Triclosan is used in traditional toothpastes as an antibacterial agent. The major manufacturers have in some countries withdrawn its use due to concerns raised by the scientific community. Bloomberg and the  Food & Drug Administration have provided some useful reading. 


Hydrogen peroxide is used to bleach the teeth. The scientific community are concerned with its use in the mouth as there are strong associations with its toxicity. 


Data being updated as a result of recent reports


BOCA are really interested in the work being carried out by The Campaign for Safe Cosmetics. They have produced a thought provoking film here

SLS Further reading -

1: Lawrence LM, Farquharson A, Brown RS, Vatanka HO. Oral tissue irritants in toothpaste: a case report. J Clin Pedψiatr Dent. 2013 Fall;38(1):75-8. PubMed PMID: 24579288.

2: Venu V, Prabhakar AR, Basappa N. Comparative evaluation of antibacterial property and substantivity of chlorhexidine containing dentifrices with sodium lauryl sulfate and Tween as surfactants: an in vivo study. Indian J Dent Res. 2013 Jul-Aug;24(4):521-2. doi: 10.4103/0970-9290.118367. PubMed PMID: 24047853.

3: Shahbazi R, Kasra-Kermanshahi R, Gharavi S, Moosavi-Nejad Z, Borzooee F. Screening of SDS-degrading bacteria from car wash wastewater and study of the alkylsulfatase enzyme activity. Iran J Microbiol. 2013 Jun;5(2):153-8. PubMed PMID: 23825734; PubMed Central PMCID: PMC3696852.

4: Neppelberg E, Costea DE, Vintermyr OK, Johannessen AC. Dual effects of sodium lauryl sulphate on human oral epithelial structure. Exp Dermatol. 2007 Jul;16(7):574-9. PubMed PMID: 17576237.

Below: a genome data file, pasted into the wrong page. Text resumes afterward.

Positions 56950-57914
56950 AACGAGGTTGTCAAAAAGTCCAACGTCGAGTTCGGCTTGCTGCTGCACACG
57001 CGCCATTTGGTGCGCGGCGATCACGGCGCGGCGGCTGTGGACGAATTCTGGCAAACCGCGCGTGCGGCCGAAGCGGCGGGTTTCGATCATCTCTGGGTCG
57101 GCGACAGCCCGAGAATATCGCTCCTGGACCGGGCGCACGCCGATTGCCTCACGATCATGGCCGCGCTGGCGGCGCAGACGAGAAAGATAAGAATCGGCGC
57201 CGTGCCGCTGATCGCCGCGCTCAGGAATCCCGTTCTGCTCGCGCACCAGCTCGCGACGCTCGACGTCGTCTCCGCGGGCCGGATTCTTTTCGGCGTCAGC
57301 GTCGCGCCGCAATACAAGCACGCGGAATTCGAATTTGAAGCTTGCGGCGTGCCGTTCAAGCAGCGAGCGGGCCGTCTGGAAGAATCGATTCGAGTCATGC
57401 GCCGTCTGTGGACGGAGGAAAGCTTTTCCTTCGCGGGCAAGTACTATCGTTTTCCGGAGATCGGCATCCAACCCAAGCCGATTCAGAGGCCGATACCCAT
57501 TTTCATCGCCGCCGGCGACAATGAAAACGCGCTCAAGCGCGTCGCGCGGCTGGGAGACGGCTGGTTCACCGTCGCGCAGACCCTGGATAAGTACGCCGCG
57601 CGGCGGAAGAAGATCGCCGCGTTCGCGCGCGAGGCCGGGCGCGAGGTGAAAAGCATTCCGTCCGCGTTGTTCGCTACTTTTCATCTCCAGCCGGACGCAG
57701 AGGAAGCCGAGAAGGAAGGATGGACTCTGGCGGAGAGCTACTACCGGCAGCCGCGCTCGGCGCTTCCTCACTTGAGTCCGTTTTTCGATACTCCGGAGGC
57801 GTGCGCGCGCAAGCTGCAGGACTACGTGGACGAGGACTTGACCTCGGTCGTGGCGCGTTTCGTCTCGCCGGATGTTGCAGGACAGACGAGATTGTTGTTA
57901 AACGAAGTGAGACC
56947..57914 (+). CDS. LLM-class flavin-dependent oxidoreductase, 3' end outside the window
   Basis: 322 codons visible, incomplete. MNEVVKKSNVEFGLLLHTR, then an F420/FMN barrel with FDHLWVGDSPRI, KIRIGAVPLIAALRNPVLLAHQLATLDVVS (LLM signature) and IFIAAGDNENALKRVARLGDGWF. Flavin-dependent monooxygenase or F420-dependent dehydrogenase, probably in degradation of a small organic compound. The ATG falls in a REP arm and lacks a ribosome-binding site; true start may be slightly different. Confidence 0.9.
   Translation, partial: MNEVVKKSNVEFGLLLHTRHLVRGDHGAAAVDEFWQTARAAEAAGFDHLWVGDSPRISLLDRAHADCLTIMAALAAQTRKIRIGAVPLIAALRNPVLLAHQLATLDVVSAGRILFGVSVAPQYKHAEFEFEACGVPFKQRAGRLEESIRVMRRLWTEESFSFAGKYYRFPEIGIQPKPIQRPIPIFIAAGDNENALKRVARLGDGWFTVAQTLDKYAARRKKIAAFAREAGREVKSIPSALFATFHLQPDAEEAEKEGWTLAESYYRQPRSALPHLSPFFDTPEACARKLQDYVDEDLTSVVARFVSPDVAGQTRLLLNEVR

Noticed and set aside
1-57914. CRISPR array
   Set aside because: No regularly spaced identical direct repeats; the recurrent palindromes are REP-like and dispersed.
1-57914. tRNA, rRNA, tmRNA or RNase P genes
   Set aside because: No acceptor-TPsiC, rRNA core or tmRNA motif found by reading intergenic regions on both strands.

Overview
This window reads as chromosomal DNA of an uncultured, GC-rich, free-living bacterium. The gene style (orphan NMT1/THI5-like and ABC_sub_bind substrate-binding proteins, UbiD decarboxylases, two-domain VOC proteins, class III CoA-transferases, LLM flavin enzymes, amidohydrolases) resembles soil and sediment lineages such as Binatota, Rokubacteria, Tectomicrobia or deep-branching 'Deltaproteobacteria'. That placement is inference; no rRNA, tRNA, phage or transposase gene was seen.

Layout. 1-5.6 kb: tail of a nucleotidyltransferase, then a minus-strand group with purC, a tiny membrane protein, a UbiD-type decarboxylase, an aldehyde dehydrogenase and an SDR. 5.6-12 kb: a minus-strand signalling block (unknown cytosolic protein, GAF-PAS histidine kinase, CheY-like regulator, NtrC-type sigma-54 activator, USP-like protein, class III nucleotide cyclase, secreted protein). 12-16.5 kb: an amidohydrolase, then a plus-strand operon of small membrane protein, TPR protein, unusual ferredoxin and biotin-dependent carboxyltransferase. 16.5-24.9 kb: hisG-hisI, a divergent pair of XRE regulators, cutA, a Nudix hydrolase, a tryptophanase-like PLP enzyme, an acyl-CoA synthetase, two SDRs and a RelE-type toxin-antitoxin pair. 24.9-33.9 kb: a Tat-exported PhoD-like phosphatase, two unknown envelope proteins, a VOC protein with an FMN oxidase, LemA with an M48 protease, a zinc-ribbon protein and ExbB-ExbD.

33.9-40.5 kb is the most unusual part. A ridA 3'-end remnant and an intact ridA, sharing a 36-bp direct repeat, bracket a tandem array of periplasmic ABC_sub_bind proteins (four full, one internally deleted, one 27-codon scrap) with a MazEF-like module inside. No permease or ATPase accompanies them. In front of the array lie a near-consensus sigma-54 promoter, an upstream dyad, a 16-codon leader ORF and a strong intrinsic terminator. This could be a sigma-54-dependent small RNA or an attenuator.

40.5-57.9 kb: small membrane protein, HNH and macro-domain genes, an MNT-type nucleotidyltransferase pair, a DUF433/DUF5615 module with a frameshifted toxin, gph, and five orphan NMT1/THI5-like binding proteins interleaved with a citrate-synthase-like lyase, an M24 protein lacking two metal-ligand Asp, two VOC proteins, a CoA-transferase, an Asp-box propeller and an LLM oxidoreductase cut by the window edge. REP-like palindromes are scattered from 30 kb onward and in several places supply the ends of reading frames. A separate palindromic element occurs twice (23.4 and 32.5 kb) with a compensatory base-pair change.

5: Rantanen I, Jutila K, Nicander I, Tenovuo J, Söderling E. The effects of two sodium lauryl sulphate-containing toothpastes with and without betaine on human oral mucosa in vivo. Swed Dent J. 2003;27(1):31-4. PubMed PMID: 12704946.

6: Lee AY, Yoo SH, Oh JG, Kim YG. 2 cases of allergic contact cheilitis from sodium lauryl sulfate in toothpaste. Contact Dermatitis. 2000 Feb;42(2):111. PubMed PMID: 10703642.

7: Fakhry-Smith S, Din C, Nathoo SA, Gaffar A. Clearance of sodium lauryl sulphate from the oral cavity. J Clin Periodontol. 1997 May;24(5):313-7. PubMed PMID: 9178110.

8: Assev S, Wåler SM, Rølla G. Are sodium lauryl sulfate-containing toothpastes suitable vehicles for xylitol? Eur J Oral Sci. 1997 Apr;105(2):178-82. PubMed PMID: 9151071.

9: Herlofson BB, Brodin P, Aars H. Increased human gingival blood flow induced by sodium lauryl sulfate. J Clin Periodontol. 1996 Nov;23(11):1004-7. PubMed PMID: 8951628.

10: Herlofson BB, Barkvoll P. Oral mucosal desquamation of pre- and post-menopausal women. A comparison of response to sodium lauryl sulphate in toothpastes. J Clin Periodontol. 1996 Jun;23(6):567-71. PubMed PMID: 8811477.

11: Herlofson BB, Barkvoll P. Oral mucosal desquamation caused by two toothpaste detergents in an experimental model. Eur J Oral Sci. 1996 Feb;104(1):21-6. PubMed PMID: 8653493.

12: Herlofson BB, Barkvoll P. The effect of two toothpaste detergents on the frequency of recurrent aphthous ulcers. Acta Odontol Scand. 1996 Jun;54(3):150-3. PubMed PMID: 8811135.